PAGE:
Ruby Sparks (2012)

Often we have this image on our heads about the perfect person we want to be with. Me, for example, would love to have a significant other who is into movies as much as I am, has a great sense of humor, who is protective, caring, kind, and also plays music. Sounds too much to ask, indeed. Nobody’s perfect. And even if we find that one person who seems to fit into our entire criteria, there is no guarantee that they will have the same feeling in mind. It happens – it’s real life. And so we move on.

But what if we can will that person into existence?

In Ruby Sparks (2012), the often underrated but actually fanciful Paul Dano plays Calvin, a twenty-something writer who is facing a gigantic writer’s block for his second novel after previously thriving with his first. People dub him the ‘genius’, the term that he grew uncomfortable with as the time passes because he doesn’t feel like he’s living up to the hype. A sentiment that, to be honest, shared by yours truly. His days feel empty and meaningless without so much as a drop of inspiration, and while his agent keeps rushing him to create another masterpiece, Calvin found it impossible to even craft a sentence. Until his therapist asked him to write something about his dog, Scotty – an adorable but quite pathetic creature that to me mirrors his owner himself. The dog proves to provide a gateway into something, or rather someone, who changes his life forever.

When he started writing about a girl named Ruby Sparks and giving her a detailed backstory, Calvin once again found his writing passion. He began endlessly writes and dreams and writes about her – this one person that is just the perfect girl for him. Understandable, because who in the world hasn’t made their writing works as a means of escape from reality? But then Ruby comes to life. She just magically appears one day in Calvin’s house, completely herself the way he has ever imagined him to be. And the best thing is – she already is his girlfriend.

After some period of maniacal panic and convincing himself that Ruby is indeed not a figment of his imaginations through some hilarious means of proving, Calvin accepted the awesome occurrence like anyone would embrace someone who is everything they have ever dreamed about. He was head over heels, and for some time, his life is perfect.

Then their relationship started to get more real. Ruby started to act more like a normal person, with wants and needs that Calvin couldn’t control. But Calvin knew that he holds power over of their relationship, literally. When something just isn’t the way he likes it to be, he simply writes Ruby the way he wants her to be. He scrambled to maintain perfection again, up into the point of desperation, until eventually he realized that some things are just not meant to be. Only then did he let Ruby go be herself; no longer a character on his story, no longer someone he wrote and dreamed up about, but a person by herself.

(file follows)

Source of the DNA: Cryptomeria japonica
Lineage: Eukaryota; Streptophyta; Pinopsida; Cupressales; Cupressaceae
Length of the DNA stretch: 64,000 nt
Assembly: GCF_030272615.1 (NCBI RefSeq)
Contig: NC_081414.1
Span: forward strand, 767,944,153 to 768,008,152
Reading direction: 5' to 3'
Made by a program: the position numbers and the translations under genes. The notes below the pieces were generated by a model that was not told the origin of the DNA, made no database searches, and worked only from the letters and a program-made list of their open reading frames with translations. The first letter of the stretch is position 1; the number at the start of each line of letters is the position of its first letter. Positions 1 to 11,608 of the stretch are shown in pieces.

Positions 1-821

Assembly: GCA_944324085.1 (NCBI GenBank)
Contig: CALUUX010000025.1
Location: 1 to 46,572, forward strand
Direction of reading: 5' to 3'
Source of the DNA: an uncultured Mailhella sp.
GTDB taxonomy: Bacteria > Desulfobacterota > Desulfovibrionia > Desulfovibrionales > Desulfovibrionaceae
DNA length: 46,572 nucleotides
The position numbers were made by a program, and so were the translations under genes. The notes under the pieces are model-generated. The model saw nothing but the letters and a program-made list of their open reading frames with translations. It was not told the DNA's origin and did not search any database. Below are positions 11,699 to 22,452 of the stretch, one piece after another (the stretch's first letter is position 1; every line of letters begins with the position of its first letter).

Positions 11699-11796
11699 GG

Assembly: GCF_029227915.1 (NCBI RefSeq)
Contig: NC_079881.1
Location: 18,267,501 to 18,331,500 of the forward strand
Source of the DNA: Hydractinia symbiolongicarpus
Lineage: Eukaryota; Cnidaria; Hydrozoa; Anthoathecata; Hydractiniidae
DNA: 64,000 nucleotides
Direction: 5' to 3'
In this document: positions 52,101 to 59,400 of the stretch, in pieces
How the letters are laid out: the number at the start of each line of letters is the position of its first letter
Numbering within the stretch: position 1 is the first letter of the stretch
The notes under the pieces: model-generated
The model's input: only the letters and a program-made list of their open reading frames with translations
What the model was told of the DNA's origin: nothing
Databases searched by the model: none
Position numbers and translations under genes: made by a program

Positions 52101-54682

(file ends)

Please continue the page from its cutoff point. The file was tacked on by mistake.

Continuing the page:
Watching Ruby Sparks does make one wonder about her own image of perfection. About endless what ifs and whys. It is not that deep of a movie, but it’s the simplicity that really hits home. How frequent are we hoping that this person we have been yearning for can walk into our lives in the flesh and make our dreams come true? When it happens… you won’t be questioning yourself. You will be just like Calvin who says “I don’t need to make sense of this. I don’t care if there’s no good explanation.” You won’t be needing justification for the things that make you happy.

But then, have you ever actually thought how would the end turn out? Would the happiness last? When my Ruby starting to be a person and not merely my own creation, can I accept it?

Happiness isn’t defined by how you picture it to be. Happiness is embracing the reality and making the most of it. After Ruby left, Calvin gets on with his life, publishes his next book that is entirely based on his experience with Ruby. That’s making do with life and making your own happiness. But in the end, the film still offers the romantic minds with the probably most-desired finale, by reuniting Calvin with Ruby once again in a different circumstance. A choice I actually not too fond of despite being a sucker for happy endings – because sometimes it is necessary for me to look at things more realistically. I would have preferred Calvin to perhaps find somebody new and build his life afresh – because that would be a more realistic notion I’d give myself.

Nevertheless, Ruby Sparks was executed in the right portion and taste without having to give too much icing on the cake. I have always had a soft spot for Paul Dano since The Girl Next Door and favored his performance in Little Miss Sunshine, and though he might not be that brilliant here, he put up a convincing performance. As Ruby, Zoe might not differ too much from the typical Indie movie pixies with quirkiness in every direction, but she was likeable enough. Their great chemistry can also be contributed to the fact that Zoe and Paul are real life couples. All in all, Ruby Sparks is an enjoyable watch for lovers alike. As for the single ones, you might need to prepare for introspective moment of contemplation right after the credits roll.

Personal rating: 7.7/10